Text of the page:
In fact, earnest money has been given by respondent. "[I]t shall be considered as part of the price and as proof of the perfection of the contract.28 It constitutes an advance payment to "be deducted from the total price."29
Article 1477 of the same Code also states that "[t]he ownership of the thing sold shall be transferred to the vendee upon actual or constructive delivery thereof."30 In the present case, there is actual delivery as manifested by acts simultaneous with and subsequent to the contract of sale when respondent not only took possession of the subject properties but also allowed their use as parking terminal for jeepneys and buses. Moreover, the execution itself of the contract of sale is constructive delivery.
Consequently, Ignacio Rubio could no longer sell the subject properties to Corazon Escueta, after having sold them to respondent. "[I]n a contract of sale, the vendor loses ownership over the property and cannot recover it until and unless the contract is resolved or rescinded x x x."31 The records do not show that Ignacio Rubio asked for a rescission of the contract. What he adduced was a belated revocation of the special power of attorney he executed in favor of Patricia Llamas. "In the sale of immovable property, even though it may have been stipulated that upon failure to pay the price at the time agreed upon the rescission of the contract shall of right take place, the vendee may pay, even after the expiration of the period, as long as no demand for rescission of the contract has been made upon him either judicially or by a notarial act."32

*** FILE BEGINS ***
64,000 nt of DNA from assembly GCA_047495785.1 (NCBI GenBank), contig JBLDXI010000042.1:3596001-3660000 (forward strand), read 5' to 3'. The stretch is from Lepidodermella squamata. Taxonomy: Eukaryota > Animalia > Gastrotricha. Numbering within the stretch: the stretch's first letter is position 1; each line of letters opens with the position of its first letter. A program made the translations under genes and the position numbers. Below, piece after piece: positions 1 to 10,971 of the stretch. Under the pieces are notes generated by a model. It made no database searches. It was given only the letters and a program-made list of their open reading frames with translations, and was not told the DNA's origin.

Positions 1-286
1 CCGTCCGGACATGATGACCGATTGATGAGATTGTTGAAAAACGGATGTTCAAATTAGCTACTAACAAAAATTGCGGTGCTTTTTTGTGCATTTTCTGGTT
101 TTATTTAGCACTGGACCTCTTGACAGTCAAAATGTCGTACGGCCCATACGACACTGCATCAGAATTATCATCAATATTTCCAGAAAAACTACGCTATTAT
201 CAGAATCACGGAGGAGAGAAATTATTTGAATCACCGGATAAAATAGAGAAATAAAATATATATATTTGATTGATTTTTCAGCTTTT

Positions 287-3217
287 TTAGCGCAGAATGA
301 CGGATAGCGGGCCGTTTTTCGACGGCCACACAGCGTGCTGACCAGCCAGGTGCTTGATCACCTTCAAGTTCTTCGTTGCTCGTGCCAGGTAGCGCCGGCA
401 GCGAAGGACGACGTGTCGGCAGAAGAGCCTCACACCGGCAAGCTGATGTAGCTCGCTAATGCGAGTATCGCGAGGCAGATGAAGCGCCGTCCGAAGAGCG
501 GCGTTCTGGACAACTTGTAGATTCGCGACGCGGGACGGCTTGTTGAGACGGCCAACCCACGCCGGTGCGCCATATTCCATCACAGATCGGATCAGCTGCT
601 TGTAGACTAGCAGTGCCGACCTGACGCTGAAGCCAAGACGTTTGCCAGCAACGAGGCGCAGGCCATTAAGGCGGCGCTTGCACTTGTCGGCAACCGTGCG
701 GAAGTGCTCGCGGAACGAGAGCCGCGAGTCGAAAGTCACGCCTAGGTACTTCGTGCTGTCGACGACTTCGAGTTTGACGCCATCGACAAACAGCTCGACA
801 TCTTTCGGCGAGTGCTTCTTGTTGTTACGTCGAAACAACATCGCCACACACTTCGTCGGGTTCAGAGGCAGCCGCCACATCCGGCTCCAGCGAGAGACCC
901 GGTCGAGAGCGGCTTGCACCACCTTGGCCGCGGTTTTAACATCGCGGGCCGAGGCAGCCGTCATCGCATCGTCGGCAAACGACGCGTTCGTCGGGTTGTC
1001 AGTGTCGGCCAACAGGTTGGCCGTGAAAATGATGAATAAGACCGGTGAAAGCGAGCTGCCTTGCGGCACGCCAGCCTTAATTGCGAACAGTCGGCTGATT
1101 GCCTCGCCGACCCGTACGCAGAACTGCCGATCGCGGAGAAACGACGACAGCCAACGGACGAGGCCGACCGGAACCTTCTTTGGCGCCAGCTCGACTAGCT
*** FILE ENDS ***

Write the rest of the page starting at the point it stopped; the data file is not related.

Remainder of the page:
WHEREFORE, the petition is DENIED. The Decision and Resolution of the Court of Appeals in CA-G.R. CV No. 48282, dated
October 26, 1998 and January 11, 1999, respectively, are hereby AFFIRMED. Costs against petitioners.
ADOLFO S. AZCUNA
REYNATO S. PUNO
|RENATO C. CORONA|
CANCIO C. GARCIA
C E R T I F I C A T I O N
Pursuant to Section 13, Article VIII of the Constitution, it is hereby certified that the conclusions in the above Decision had been reached in consultation before the case was assigned to the writer of the opinion of the Court’s Division.
REYNATO S. PUNO
1 RULES OF COURT, Rule 45.
2 Rollo, pp. 70-73; CA Decision, pp. 2-5.
3 Id., pp. 315-316; RTC Partial Decision, pp. 4-5.
4 Records, p. 122; RTC Decision, p. 8.
5 Rollo, p. 83; CA Decision, p. 15. All caps copied verbatim.
6 RULES OF COURT, Rule 129, Sec. 4.
7 Luzon Development Bank v. Conquilla, G.R. No. 163338, September 21, 2005, 470 SCRA 533, 548.